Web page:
Tom
Posts: 197
Joined: 23 Jan 2007, 7:54pm

Re: Bar ends inboard of brake levers

Postby Tom » 3 Aug 2020, 11:39pm

Cyckelgalen,

Reference to your comments with regards to Bar End Shifters, dated 28/07/2020

You put up on the forum an image if some Shimano ones that fit straight bars,In my younger days I used drops with the bar end levers ,but due to the passage of time, I am on straight bars now but do miss the bar end levers the simpler design less hassle .

Can you tell me please what model / type the Shimanos are,(due to all other components belong to them)

Regards Tom

Brucey
Posts: 39930
Joined: 4 Jan 2012, 6:25pm

Re: Bar ends inboard of brake levers

Postby Brucey » 4 Aug 2020, 10:40am

just in case Cyckelgalen misses your query I think I might be able to help. This is Cyckelgalen's picture;

Image

the bar end shifter is a shimano light action one; that looks like SL-6480 (LH shifter), mounted on an alternative bracket. The matching RH shifter to that has a switchable mode between 8s indexing and friction.

It is mounted on a SunRace thumbshifter bracket (hence the SR logo on the band), probably from a SunRace M90 shifter. This is possible because the SunRace shifter uses the same kind of mounting system underneath as shimano bar end shifters, which is similar to (but not quite identical to) a down tube braze-on mount.

You can buy a pair of SunRace M90 thumbshifters for about the same money as alternative brackets alone eg here

https://www.sjscycles.co.uk/gear-spares-other/

The Sun Race LH shifter itself is actually OK (not as good as the shimano one pictured), but the SunRace RH shifter (eg M90) is index only and furthermore has 'sticky backlash' in it. Most folk find the net result using the M90 RH shifter to be somewhat unsatisfactory.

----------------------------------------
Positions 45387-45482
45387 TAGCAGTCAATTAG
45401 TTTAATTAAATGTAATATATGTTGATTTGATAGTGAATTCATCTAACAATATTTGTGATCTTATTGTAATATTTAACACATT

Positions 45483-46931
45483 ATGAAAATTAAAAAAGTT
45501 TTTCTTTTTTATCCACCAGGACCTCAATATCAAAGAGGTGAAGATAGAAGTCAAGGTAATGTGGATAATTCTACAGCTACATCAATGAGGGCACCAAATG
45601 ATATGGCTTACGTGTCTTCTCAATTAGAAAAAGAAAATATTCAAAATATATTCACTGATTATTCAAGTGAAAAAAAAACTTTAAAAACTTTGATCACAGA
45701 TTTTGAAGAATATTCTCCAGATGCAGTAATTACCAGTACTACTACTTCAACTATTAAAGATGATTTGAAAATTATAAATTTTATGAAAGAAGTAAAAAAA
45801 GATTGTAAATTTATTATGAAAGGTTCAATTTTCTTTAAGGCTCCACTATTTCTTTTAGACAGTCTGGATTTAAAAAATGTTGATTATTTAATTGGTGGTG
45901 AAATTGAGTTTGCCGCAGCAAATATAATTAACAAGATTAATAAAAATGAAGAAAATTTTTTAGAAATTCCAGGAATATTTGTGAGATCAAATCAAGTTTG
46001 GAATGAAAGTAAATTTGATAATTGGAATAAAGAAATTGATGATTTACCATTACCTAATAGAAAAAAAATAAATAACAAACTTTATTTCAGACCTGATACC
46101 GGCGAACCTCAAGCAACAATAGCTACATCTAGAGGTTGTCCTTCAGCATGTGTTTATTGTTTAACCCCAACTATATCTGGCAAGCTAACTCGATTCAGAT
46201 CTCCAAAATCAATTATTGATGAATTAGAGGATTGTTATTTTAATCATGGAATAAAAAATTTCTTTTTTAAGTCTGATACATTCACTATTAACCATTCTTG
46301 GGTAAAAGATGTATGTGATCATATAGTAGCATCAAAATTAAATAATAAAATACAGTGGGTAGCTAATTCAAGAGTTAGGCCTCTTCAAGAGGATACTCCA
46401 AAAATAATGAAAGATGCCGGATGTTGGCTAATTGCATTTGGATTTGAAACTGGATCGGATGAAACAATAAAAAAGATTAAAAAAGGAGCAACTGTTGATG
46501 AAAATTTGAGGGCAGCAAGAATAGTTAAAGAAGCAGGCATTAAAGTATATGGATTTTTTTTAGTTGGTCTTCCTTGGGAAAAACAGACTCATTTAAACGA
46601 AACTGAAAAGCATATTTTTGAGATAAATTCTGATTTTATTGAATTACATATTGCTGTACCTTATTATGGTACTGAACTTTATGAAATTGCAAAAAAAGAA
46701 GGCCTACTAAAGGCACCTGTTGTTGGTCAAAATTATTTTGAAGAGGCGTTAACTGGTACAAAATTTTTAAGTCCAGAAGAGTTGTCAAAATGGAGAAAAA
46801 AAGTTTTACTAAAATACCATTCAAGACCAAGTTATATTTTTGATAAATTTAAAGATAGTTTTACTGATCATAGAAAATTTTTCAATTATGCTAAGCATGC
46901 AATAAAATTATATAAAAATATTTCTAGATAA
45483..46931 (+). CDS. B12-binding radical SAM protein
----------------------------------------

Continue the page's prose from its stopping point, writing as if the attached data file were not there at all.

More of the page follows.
cheers
-------------------------------------------------------------------------------
~~~~~~~~~~~~~~~~~~~~~~Brucey~~~~~~~~~~~~~~~~~~~~~~~~

Cyckelgalen
Posts: 86
Joined: 21 Sep 2018, 11:29am

Re: Bar ends inboard of brake levers

Postby Cyckelgalen » 5 Aug 2020, 1:43pm

Brucey's reply is totally accurate. The bar end shifters are Dura Ace and the brackets Sun Race, which can be purchased separately as a spare IIRC.

GideonReade
Posts: 90
Joined: 4 Jul 2010, 10:46pm

Re: Bar ends inboard of brake levers

Postby GideonReade » 7 Aug 2020, 9:01pm

I've been giving this some more thought and have come up with what might be a good compromise


... And? Does it work? Piccy?

iandusud
Posts: 382
Joined: 26 Mar 2018, 1:35pm

Re: Bar ends inboard of brake levers

Postby iandusud » 8 Aug 2020, 6:36pm

GideonReade wrote:
I've been giving this some more thought and have come up with what might be a good compromise


... And? Does it work? Piccy?


Patience! :D I'm in Northumberland for a week with the tandem but haven't had a chance yet to make the changes. If fact I'm in two minds about it today after a lovely day's riding in which I found myself using the drops a few times on some fast stretches. Very different from the Lake District where we were a couple of weeks ago when the only time I used the drops was on steep descents. However I was riding my Moulton this week and I'm thinking I might do the bullhorn conversion on that first as I rarely use the drops on that one but do ride on the hoods most of the time. I'll keep you posted :D

Jeff31
Posts: 26
Joined: 30 May 2014, 5:09pm

Re: Bar ends inboard of brake levers

Postby Jeff31 » 9 Aug 2020, 10:40pm

If you are trying to maximise the distance between the bar ends try fitting them outside the brake lever clamps to gain a few centimetres but check you can comfortably pull the brakes, I found a 2 finger lever a little awkward but some 3 finger levers I tried were just right for my big hands. I use Ergo hand grips, for better hand support and comfort, so trimmed them down to put my hands in the right place.